Asus ROG Phone 5 review


The Asus ROG Phone 5 manages to improve upon last year's already impressive ROG Phone 3 with even better stereo speakers, better battery life, and the world's lowest touch latency on a phone display.

It is arguably the coolest phone to get if you wish to stand out from a crowd of Samsung and Apple users, or you simply enjoy having full control over every aspect of your device – from screen refresh rate and audio tuning to GPU and CPU clock speeds.

And if you're heavy into mobile gaming – the ROG 5 is pretty much the only phone to get in 2021 for its performance, accessory support, AirTriggers and gaming-dedicated software.

The ROG Phone 5 will be launching this month in all of the regions its predecessor was available in. In Europe, the phone's starting price will be 799 EUR, but we're yet to know prices for other regions like North America, China and India. The exact availability dates are also yet to be announced by Asus.

Design



Over last year's ROG Phone 3, the Asus ROG Phone 5 has gotten a bit more narrow and tall, like most modern flagship phones. It feels great in the hand, with a good heft to it, thanks to the large battery inside.

The front has small top and bottom bezels, which house arguably the best speakers ever put on a smartphone, along with the selfie camera, earpiece and a welcome notification light. Under the Gorilla Glass Victus-covered display is the phone's optical fingerprint scanner, which is fast and reliable.

The Asus ROG Phone 5's metal frame holds the usual volume rockers and power key on the right side. The same side also has two AirTriggers, which are touch-sensitive areas that functionally resemble shoulder buttons on a gamepad. On the left side of the phone, we have a special connector for ROG Phone gaming accessories, such as the AeroActive Cooler 5.

But the real show is on the back, where we have a dot matrix style light-up ROG logo, which can be customized to cycle between colors, flash or show a color of your choosing. Even if you disable its lights, the ROG logo is visible, giving this phone quite a distinguishing look.



In addition, the phone's Gorilla Glass 3-covered back has a few red accents, such as small "Republic of Gamers" text, but the overall design isn't as obnoxious as gaming phones of the past. It's well acceptable to be a daily driver even if you're not a gamer.

A gripe I had about this phone's predecessor is that the glass back was slippery, causing it to slide off smooth surfaces rather easily, and sadly, the ROG Phone 5's back is similar in that regard. You'll need to be mindful where you place it to charge, as it might be on the ground by the time you return.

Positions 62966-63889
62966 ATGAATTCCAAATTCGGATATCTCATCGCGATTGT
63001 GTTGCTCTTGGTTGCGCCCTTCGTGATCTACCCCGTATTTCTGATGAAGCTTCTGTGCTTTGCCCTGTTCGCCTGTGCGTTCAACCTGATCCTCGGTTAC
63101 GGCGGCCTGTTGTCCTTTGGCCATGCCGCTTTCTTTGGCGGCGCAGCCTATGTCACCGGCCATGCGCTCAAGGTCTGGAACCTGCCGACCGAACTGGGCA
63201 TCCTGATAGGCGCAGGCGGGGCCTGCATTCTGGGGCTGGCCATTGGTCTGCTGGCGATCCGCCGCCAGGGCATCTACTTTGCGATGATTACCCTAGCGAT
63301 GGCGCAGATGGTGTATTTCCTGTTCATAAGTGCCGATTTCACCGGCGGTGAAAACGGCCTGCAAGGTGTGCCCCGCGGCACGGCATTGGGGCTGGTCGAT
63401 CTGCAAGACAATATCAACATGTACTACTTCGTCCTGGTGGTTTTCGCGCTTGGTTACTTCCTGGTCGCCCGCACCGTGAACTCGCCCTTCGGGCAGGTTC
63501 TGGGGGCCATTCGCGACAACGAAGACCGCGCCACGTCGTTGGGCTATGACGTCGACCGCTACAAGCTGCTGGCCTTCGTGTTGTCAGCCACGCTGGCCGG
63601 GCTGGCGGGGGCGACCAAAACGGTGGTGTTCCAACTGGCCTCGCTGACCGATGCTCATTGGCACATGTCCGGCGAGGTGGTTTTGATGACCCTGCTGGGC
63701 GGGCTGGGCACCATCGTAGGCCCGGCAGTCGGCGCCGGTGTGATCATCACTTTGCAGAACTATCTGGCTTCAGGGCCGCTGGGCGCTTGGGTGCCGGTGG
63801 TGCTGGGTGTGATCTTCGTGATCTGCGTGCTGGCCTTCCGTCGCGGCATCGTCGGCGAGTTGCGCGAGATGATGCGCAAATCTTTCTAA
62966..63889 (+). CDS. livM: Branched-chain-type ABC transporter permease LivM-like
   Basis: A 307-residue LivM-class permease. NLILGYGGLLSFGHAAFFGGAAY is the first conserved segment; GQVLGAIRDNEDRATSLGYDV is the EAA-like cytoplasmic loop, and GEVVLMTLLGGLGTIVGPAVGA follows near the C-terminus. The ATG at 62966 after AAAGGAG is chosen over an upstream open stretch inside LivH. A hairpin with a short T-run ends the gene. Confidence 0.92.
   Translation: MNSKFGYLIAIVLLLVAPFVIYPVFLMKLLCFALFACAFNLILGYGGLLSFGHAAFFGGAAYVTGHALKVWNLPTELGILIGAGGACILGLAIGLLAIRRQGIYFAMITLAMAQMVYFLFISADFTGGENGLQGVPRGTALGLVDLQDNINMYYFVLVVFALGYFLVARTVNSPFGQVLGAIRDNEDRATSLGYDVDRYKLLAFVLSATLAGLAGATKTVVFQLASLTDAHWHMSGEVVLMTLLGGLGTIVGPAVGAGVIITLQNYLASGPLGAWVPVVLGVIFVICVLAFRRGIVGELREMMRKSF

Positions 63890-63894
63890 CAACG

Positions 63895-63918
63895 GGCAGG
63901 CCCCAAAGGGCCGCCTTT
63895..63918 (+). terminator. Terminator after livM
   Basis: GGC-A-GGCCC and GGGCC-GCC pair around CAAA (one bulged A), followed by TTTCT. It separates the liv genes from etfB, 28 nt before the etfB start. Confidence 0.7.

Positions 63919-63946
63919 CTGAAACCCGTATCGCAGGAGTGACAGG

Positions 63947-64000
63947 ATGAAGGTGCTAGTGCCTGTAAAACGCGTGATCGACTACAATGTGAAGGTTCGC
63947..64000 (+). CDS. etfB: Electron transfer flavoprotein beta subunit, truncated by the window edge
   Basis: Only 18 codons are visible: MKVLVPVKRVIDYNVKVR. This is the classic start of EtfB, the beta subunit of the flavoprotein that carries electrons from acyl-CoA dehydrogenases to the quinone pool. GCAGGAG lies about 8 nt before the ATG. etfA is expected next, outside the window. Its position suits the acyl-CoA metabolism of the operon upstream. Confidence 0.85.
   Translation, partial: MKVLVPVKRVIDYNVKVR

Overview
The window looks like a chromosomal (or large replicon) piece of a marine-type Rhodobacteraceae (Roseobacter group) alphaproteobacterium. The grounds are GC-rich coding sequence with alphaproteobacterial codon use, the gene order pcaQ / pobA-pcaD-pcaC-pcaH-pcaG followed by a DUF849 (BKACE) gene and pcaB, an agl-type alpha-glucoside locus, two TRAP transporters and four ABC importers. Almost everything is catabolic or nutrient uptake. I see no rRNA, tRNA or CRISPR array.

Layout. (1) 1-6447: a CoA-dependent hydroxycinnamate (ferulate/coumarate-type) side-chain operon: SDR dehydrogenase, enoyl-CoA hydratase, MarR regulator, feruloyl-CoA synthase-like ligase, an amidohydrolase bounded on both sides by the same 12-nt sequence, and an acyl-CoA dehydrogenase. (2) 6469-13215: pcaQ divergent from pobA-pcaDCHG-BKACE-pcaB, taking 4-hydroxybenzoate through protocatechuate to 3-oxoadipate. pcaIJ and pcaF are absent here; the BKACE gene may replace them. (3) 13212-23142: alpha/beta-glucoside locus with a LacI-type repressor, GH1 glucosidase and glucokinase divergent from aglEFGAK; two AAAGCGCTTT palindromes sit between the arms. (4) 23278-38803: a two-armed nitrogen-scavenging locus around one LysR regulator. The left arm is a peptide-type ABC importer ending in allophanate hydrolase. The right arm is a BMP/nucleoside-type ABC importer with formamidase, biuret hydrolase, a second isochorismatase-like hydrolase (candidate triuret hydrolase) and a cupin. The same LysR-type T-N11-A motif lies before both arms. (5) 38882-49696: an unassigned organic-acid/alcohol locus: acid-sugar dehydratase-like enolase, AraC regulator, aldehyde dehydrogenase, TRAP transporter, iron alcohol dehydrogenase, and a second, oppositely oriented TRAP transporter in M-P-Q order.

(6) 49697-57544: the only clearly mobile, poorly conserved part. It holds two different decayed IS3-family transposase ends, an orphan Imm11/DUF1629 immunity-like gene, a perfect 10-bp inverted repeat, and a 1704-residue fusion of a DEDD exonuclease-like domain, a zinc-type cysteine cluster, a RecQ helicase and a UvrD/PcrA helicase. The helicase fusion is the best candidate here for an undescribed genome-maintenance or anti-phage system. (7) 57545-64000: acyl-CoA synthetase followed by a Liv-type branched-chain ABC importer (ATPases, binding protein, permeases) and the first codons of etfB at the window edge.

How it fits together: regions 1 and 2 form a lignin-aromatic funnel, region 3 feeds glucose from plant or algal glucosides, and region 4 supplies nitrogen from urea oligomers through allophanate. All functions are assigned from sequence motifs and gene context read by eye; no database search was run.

Display




The Asus ROG Phone 5 sports a gorgeous 6.78-inch AMOLED display with a resolution of 2448x1080. Its refresh rate can go up to 144 Hz for a super-smooth experience, or down to the more common 60 Hz, if you'd rather save on battery life.

The display is HDR10+ certified, which means improved color and contrast for when watching movies, and it boasts the world's lowest touch latency response on a phone, at 24.3 milliseconds. The latter suggests that the ROG Phone 5 will react faster than any other current smartphone to your gaming inputs, which can prove invaluable to hardcore or even professional gamers. However, it's not something you'll be able to notice in day-to-day usage.

Aside from having great colors, as AMOLED displays tend to do, the Asus ROG Phone 5's screen can also get really bright, but perhaps more importantly – reasonably dim. I wasn't happy with the minimum brightness of last year's ROG Phone 3, as the screen was still too bright for nighttime use. Thankfully, Asus has improved the minimum brightness on the ROG 5, so it's now easier on the eyes when watching a show before bed.

Like most other things about the Asus ROG Phone 5, which we'll get into, the display can be tuned to your liking. It has a few presets, such as "Natural" and "Cinematic", but you can also adjust the color temperature manually if you just want slightly warmer colors, for example. There's also a "Night Light" option for reducing the display's blue tones, which is presumably easier on the eyes at night.